“I have given my mite to this purpose, and if good comes of it I shall not have lived in vain.” wrote William Robinson in one of the last lines of his will. The Exeter native was referring to his plans to fund a girl’s school in Exeter. Robinson left 250,000 dollars of his own fortune in his will to go towards the building of a prestigious girls school to make the women and girls of Exeter and surrounding towns, “female scholars equal to all practical duties of life.” That school went on to be called the Robinson Female Seminary and educated girls for 86 years from 1869 to 1955. William Robinson was an agent of change in Exeter because even after his death, through the school he helped create, he enabled the women of New Hampshire, “to compete, and successfully, too, with their brothers throughout the world.”
Robinson was born in Exeter, NH in 1793, and had two siblings, a brother and a sister. Robinsons father died when he was seven, and William moved from one relative’s home to another. This might have led to Robinsons preference to helping the “poor and the orphan.” Robinson went to the public schools of Exeter and then Phillips Exeter Academy, which at the time was an all boys’ school. After completing his schooling William became a printer’s apprentice, but then moved to Georgia where he lived for the rest of his life, although he still visited his hometown. By all accounts on his visits to Exeter, William Robinson was a “gentleman” and took time to see his old friends. In Georgia, Robinson acquired his fortune as a very successful cotton merchant. In 1837 he retired comfortably, however, Robinson’s real acts of charity didn’t start until after his death.
In the 1800s in Exeter, women’s education was not nearly at the same caliber as men’s. Back then PEA was an all boy’s school and women couldn’t attend. There were “Female Academies” to teach sewing embroidery and drawing, but no options for higher education in Exeter until 1848 when a High School was established. However, Robinson might have believed that the high school wasn’t suitable for women, and may have been looking for the school he planned to build to be an equivalent to his alma mater PEA. In Robinson’s will he left the balance of his property to pay teachers for the, “flourishing Female Seminary” that he hoped would be built. Also in his will he stated that, “in admitting applicants, all other things being equal, always to give preference to the poor and orphan.” a true show of his compassion. In his will he also left money to go to a school in Georgia. He clearly had a passion for the education of young people. Finally on May 13, 1864, William Robinson died.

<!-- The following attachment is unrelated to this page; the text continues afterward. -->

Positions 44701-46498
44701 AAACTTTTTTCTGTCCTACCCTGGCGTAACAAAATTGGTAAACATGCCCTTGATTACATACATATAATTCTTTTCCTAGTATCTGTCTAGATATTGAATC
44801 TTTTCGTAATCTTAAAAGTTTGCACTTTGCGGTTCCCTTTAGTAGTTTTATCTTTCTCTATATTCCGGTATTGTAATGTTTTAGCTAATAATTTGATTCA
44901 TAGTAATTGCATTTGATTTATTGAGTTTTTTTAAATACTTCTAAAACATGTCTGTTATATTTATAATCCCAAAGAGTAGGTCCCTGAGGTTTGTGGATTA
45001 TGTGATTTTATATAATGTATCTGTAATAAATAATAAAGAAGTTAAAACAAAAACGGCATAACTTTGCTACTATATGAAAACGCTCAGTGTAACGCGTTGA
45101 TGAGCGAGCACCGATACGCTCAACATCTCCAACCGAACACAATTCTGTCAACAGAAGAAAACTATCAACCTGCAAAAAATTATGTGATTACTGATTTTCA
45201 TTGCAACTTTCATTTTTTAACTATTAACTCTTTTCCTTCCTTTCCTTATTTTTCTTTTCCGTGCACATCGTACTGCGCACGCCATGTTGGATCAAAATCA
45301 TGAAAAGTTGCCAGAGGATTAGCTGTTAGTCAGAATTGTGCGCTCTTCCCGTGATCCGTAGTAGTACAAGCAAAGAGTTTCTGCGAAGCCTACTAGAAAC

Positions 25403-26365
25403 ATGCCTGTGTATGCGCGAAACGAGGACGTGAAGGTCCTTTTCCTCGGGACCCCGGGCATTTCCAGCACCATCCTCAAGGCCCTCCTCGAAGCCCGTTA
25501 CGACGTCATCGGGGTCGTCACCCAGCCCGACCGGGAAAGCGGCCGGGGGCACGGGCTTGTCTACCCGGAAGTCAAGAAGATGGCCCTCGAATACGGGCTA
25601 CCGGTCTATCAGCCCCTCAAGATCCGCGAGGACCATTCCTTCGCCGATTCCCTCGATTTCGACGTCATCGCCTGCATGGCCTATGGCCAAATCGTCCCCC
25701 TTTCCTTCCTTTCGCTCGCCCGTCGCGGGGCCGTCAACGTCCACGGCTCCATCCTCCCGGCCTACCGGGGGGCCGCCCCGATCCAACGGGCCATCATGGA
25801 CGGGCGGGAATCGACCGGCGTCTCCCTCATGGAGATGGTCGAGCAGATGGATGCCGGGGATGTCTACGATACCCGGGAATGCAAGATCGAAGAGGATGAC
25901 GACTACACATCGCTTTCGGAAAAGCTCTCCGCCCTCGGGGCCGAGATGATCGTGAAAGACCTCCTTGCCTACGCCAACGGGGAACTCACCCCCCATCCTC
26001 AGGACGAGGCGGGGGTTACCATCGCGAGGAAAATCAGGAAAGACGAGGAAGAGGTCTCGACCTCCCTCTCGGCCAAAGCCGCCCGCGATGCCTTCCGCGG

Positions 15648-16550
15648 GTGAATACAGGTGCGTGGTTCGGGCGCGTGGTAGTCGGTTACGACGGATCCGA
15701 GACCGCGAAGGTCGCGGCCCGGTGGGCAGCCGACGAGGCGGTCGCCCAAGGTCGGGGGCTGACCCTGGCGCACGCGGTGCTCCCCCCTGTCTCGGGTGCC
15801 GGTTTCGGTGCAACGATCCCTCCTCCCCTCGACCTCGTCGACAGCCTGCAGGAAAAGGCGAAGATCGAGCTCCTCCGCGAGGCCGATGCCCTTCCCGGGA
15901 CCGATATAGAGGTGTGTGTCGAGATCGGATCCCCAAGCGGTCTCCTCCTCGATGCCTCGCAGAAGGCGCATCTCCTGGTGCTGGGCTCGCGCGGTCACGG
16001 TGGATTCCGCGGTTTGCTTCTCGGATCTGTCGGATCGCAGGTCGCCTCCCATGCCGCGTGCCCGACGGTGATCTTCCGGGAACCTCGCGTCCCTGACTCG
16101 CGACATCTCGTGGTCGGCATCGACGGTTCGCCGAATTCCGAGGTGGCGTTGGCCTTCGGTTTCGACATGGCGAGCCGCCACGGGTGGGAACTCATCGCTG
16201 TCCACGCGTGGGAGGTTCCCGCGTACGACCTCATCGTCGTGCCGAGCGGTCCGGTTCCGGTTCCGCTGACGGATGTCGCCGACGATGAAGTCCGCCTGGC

The next year in 1865 Robinson’s will went into effect and a town meeting was held to begin the plans for a Female seminary. It was decided at that meeting that girls over 9 could attend the school, tuition free. Soon after a board of trustees was elected, consisting of, as one graduate said, “The most influential, responsible, reliable men in the town.” including congressman Amos Tuck. The board chose land to be purchased and a building plan was selected, and finally, in September 1869, Robinson Female Seminary opened. The school taught countless girls in its lifetime, and as graduate Elvira Benfield Collishaw said, “how many memories does that building hold for each of us!” At the seminary women had access to a vast variety of subjects. Latin, algebra, geometry, chemistry, geology, astronomy, natural philosophy, mental philosophy, political economy, French, and German were all required in the original 8-‐year curriculum. Without William Robinson many of these girls would have never been exposed to these subjects. As graduate Grace Barker Smith said, the women of Robinson Female Seminary are, “Eternally grateful to William Robinson.”
|Emmet Bloomer receiving his award at Youth Night.|